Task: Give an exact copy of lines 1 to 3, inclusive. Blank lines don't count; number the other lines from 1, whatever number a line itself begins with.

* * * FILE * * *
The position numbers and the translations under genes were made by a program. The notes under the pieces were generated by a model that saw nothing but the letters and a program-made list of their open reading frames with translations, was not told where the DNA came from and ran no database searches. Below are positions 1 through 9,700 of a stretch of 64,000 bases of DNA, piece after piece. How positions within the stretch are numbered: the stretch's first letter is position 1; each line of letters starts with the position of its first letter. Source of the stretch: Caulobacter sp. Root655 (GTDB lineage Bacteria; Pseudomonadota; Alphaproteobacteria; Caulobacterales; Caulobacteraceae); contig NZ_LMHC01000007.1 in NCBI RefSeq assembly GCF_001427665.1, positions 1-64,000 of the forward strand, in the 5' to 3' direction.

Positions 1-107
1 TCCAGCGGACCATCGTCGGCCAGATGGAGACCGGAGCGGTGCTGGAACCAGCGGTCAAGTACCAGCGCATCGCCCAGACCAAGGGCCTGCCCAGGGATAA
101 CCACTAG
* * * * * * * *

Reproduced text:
The position numbers and the translations under genes were made by a program. The notes under the pieces were generated by a model that saw nothing but the letters and a program-made list of their open reading frames with translations, was not told where the DNA came from and ran no database searches. Below are positions 1 through 9,700 of a stretch of 64,000 bases of DNA, piece after piece. How positions within the stretch are numbered: the stretch's first letter is position 1; each line of letters starts with the position of its first letter. Source of the stretch: Caulobacter sp. Root655 (GTDB lineage Bacteria; Pseudomonadota; Alphaproteobacteria; Caulobacterales; Caulobacteraceae); contig NZ_LMHC01000007.1 in NCBI RefSeq assembly GCF_001427665.1, positions 1-64,000 of the forward strand, in the 5' to 3' direction.

Positions 1-107
1 TCCAGCGGACCATCGTCGGCCAGATGGAGACCGGAGCGGTGCTGGAACCAGCGGTCAAGTACCAGCGCATCGCCCAGACCAAGGGCCTGCCCAGGGATAA